Today I received an email from Nate Westheimer, founder of the Picturelife service I use to store, manage and enjoy my photos and videos, announcing that the service had been acquired by StreamNation.
Here’s the cliff-notes version of the email:
I’m excited to announce I sold Picturelife. Now on to why, and what this means to you. As for why, turns out we couldn’t afford to run the service. StreamNation will now see if they can figure it out. But it’s not goodbye; although I’ll be doing something else, some of my team are going to Picturelife. I’m excited for you and them!
What’s obviously missing? Yeah, the part about “what this means for you?”
I tweeted about that to Nate, and he replied, mentioning it was an oversight, and that he should have linked to this article on StreamNation’s blog, which, as always in situations like this, states little more than that in the short term nothing will change.
If this all sounds vaguely familiar, it should. Everpix couldn’t afford to provide a similar service, and had to close their doors. Loom sold themselves to Dropbox, likely because they couldn’t afford to run such a service. And now Picturelife.
Is it just not economically feasible for a small company to run such a service? I asked Nate about this, and while my other tweets were answered instantly, this one resulted in silence.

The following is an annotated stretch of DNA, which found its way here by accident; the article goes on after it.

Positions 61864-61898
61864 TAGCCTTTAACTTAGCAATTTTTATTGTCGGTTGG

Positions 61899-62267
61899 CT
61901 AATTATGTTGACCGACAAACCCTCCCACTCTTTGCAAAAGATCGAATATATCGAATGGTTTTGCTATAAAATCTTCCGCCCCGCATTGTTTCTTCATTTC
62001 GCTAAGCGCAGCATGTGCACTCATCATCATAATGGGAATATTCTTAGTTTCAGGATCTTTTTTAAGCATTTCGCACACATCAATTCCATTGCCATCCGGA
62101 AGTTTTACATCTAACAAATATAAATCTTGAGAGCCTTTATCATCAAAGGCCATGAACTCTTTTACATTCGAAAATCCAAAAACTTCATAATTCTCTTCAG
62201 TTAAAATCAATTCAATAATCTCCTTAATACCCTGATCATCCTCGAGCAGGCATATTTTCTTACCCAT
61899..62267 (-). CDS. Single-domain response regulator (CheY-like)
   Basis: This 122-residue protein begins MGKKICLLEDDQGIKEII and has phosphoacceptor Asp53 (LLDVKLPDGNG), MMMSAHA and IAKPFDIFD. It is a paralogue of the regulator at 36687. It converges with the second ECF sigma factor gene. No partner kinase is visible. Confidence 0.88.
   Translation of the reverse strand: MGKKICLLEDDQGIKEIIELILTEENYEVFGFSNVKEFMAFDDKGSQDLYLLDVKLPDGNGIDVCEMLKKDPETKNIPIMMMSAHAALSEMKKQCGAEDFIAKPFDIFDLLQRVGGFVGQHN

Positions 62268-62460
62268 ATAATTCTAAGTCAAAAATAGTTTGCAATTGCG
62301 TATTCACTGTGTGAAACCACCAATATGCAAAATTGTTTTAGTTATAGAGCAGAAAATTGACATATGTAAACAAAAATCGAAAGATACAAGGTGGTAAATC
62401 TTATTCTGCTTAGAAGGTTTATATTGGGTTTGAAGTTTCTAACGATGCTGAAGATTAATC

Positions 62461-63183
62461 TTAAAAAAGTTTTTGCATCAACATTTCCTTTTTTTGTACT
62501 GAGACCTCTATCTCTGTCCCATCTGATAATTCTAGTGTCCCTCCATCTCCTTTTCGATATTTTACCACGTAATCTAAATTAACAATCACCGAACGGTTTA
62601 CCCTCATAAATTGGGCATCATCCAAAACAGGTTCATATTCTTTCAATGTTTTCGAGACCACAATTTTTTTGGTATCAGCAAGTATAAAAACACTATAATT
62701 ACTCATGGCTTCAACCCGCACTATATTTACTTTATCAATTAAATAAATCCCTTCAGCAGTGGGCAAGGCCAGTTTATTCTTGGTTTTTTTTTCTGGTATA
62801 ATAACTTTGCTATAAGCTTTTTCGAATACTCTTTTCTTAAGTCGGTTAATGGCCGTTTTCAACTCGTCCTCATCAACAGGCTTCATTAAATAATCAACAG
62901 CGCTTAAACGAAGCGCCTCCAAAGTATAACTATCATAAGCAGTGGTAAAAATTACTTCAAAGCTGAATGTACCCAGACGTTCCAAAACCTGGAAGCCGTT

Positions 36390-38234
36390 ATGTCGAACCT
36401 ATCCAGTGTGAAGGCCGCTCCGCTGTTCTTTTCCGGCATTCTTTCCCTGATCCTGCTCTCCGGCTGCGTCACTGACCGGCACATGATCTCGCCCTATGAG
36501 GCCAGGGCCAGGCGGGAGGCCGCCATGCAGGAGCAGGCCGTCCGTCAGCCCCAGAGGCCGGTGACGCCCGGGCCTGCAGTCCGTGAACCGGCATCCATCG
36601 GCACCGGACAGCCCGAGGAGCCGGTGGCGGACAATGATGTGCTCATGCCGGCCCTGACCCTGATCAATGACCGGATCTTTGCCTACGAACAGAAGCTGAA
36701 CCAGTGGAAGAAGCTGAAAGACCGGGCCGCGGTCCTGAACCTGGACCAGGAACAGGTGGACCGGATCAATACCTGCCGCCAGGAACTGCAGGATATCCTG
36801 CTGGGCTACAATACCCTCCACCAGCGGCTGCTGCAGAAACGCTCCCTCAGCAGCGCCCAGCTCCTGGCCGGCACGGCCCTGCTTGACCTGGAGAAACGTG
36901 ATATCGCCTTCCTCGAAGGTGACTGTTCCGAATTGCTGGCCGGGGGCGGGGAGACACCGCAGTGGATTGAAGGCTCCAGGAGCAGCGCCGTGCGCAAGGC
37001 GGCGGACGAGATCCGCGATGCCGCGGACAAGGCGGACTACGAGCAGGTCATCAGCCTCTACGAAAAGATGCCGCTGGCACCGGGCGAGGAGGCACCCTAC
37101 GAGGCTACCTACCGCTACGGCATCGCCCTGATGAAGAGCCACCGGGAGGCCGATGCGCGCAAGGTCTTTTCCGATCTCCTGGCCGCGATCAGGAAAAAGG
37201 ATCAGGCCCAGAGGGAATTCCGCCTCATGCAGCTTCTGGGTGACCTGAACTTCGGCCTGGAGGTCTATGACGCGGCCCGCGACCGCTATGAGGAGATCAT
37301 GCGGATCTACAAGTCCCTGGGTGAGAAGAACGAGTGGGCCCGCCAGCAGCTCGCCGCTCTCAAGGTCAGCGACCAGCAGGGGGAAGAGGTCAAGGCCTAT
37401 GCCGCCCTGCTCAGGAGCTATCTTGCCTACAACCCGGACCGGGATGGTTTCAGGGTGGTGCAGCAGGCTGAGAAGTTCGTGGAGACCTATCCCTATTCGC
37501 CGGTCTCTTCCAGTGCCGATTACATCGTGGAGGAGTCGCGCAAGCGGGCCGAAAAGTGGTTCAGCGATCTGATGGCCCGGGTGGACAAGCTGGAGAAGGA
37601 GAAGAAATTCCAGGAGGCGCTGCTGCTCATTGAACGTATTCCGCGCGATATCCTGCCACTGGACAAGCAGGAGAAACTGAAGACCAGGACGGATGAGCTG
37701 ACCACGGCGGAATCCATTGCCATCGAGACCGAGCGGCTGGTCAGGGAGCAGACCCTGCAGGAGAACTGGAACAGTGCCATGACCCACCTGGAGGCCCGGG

It’s a real pity, and I’m definitely not in a good mood after hearing the news. There was much to like about Everpix and Picturelife. They both understood the importance of good design. They both seemed passionate about their missions, as evidenced by frequent updates to the product and communications to their customers. And they delighted their customers with well-considered features like the daily “memories” email, containing photos from this day in your history. In fact, this feature was the main reason I used the service as, at the end of the day, the point of taking photos in the first place is to enjoy them, and that daily email was so effective!
The big companies offer similar services—Amazon, Google, Dropbox and, soon, Apple—but the experience of using those services falls far short of that of the small players. Which makes sense I suppose; as organizations, they’ve got lots of priorities, of which media management is just one.
So what to do now? Rather than continue to invest in StreamNation—including maintenance of my file-system-based photo workflow, as well as economically—hoping that perhaps they will be the ones who finally crack the viability nut, I’ll likely just go cancel my account, and hope that Apple gets it right.